Take a minute to plan the sequence in which you will work. For example start with the main outline, including any radii that the profile might have, then any cut outs, such as horn blocks, and then the centres of any drill holes.
Remember that the centre points of some radii may lie outside of the profile so, if you have enough metal, leave room on the metal for these centres. If the finished piece has one long straight edge, like a main frame, plan to leave one of the datum edges as that edge.
Make the initial marks very lightly, so that if you have to correct them there will be less confusion.
To mark a straight line, place the work on a firm surface and carefully mark the position of the line relative to the datum line. This can either be done directly from the ruler or transferred from the ruler to the work using the dividers. Make a small mark approximately at each end of the line to be drawn.
Place the tip of the scriber on one of the marks, preferably the one furthest from you and, with the ruler held down with the fingers of your left hand, slide the ruler up to touch the scriber.
The best working position is to have the ruler pointing away from your chest. That way you will be able to see and reach the edge which is touching the metal. Turn the work around to find a comfortable position.
Looking from the top, note the relative positions of the ruler and the mark, (the thickness of the scriber will hold the ruler slightly away from the mark) and holding the scriber and the top of the ruler in place, slide the lower part of the ruler up to the second mark so that it is the same distance away from the mark as the top part of the ruler.
Making sure that the ruler is now held firmly down to the metal, draw the scriber down towards you with enough pressure to leave a fine line. The line can be a little longer than necessary.
This is not as easy as using a pencil and paper and you can slip, so exercise caution and practice until you feel confident.
Using a set square will also need some practice. The thick arm is held against the datum edge and you scribe up against the thin arm. You cannot do this flat on the bench because of the thick edge, so rest the work on a book or something to raise the thick edge clear, but make sure that the thick edge is up against the work and not the book. It is usual to hold the set square with the thumb and the work with the fingers of the left hand.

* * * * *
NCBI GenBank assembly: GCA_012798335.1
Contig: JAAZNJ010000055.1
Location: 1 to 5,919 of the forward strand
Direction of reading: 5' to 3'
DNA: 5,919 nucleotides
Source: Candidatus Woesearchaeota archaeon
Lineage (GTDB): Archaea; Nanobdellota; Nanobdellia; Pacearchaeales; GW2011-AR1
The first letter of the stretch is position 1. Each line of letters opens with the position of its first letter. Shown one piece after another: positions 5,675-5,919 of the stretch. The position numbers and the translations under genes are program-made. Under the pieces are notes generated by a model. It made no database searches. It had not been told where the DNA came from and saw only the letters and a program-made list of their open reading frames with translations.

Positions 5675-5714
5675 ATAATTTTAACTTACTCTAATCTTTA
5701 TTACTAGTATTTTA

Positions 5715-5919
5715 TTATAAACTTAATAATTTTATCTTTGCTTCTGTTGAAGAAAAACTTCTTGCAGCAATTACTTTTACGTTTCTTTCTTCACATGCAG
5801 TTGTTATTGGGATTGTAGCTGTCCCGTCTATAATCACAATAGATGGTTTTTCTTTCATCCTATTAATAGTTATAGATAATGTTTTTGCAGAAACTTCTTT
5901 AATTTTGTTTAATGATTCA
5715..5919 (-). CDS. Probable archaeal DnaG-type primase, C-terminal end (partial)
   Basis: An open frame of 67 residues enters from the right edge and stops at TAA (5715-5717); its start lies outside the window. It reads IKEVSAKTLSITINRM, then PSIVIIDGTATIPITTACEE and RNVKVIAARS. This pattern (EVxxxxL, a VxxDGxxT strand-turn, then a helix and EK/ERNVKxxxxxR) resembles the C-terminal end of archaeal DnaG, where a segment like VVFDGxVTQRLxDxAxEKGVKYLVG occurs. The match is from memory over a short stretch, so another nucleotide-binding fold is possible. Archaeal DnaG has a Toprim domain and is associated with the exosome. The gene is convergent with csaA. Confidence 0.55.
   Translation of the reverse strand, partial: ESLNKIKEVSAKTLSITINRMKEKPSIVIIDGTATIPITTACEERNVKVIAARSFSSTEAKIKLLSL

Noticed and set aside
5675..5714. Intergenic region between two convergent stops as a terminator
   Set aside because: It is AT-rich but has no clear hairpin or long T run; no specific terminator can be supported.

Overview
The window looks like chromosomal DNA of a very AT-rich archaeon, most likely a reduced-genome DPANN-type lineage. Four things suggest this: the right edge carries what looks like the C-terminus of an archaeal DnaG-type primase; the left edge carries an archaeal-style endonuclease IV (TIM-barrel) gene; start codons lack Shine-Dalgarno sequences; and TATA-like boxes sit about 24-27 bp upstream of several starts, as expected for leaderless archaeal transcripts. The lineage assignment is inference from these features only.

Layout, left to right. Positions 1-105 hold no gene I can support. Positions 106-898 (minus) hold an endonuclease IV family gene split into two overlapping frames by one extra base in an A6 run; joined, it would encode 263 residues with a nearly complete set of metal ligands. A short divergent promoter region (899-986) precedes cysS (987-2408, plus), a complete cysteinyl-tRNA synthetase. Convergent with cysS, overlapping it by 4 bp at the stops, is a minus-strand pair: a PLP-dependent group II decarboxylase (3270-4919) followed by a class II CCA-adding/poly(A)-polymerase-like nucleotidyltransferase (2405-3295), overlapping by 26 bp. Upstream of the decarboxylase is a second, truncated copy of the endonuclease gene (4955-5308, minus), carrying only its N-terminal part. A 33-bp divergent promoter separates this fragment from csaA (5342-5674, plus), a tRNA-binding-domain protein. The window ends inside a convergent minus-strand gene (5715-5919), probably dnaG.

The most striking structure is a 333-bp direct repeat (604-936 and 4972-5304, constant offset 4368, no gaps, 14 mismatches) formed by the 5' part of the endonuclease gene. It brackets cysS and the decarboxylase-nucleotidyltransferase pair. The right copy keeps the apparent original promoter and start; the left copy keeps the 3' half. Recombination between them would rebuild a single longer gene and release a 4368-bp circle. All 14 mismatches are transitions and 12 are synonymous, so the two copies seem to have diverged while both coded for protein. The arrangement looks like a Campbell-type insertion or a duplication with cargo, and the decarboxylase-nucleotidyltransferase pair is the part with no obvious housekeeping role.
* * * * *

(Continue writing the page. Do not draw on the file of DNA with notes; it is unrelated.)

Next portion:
When using dividers the need for caution is just as great. You must calculate and mark the centres of any arcs in the profile or holes to be drilled. Apply some pressure to the point of one leg of the dividers, at the centre point of the circle, so that the point digs into the metal and anchors itself, remembering that with thin metal you will mark right through if you go at it like a mad bull!
Most dividers have a small handle on the top. Having set the dividers to the radius of the arc, grip the handle between thumb and index finger and place one point back in the centre mark. Holding the work down firmly, gently scribe the arc or circle, using the thumb and index finger. Use as little wrist movement as is comfortable. As with the straight lines mark a little longer than the actual length needed.
The marks that you make should be good enough to be legible but not so hard that a fine sandpaper will not remove them.
Once the work is complete, check your measurements again to be quite sure that everything is correct before you start cutting.
I can not within the scope of this article give geometry lessons but just one or two things that may help.
If you want to mark a line at right angles to another and can not for any reason use the set square, first mark the point at which the two lines will cross. With the dividers on this mark, make marks on the line about one inch to either side. Open the dividers about another inch and make two marks above the first mark. A line drawn from where the two divider marks cross and the first point will be at right angles to the first line.
If you are marking out a piece of metal that is going to be bent at right angles then allow half the thickness of the metal extra for the bend. If, however, you intend to mitre the corner, for a cleaner corner, then this rule does not apply and less allowance for the thickness should be made. In this case make a test piece. Make a mark, say one inch exactly from the end of a piece of metal, file the mitre exactly on that mark, put in the bend and measure how much longer than inch it turned out.
As you can see from the above, marking out is not very hard if you follow some simple guidelines, no pun intended. Most of the work is done with pencil and paper and some little thought. If the marking out is done accurately you will have confidence that the piece you cut out will be the correct size and shape.
© Peter Wilson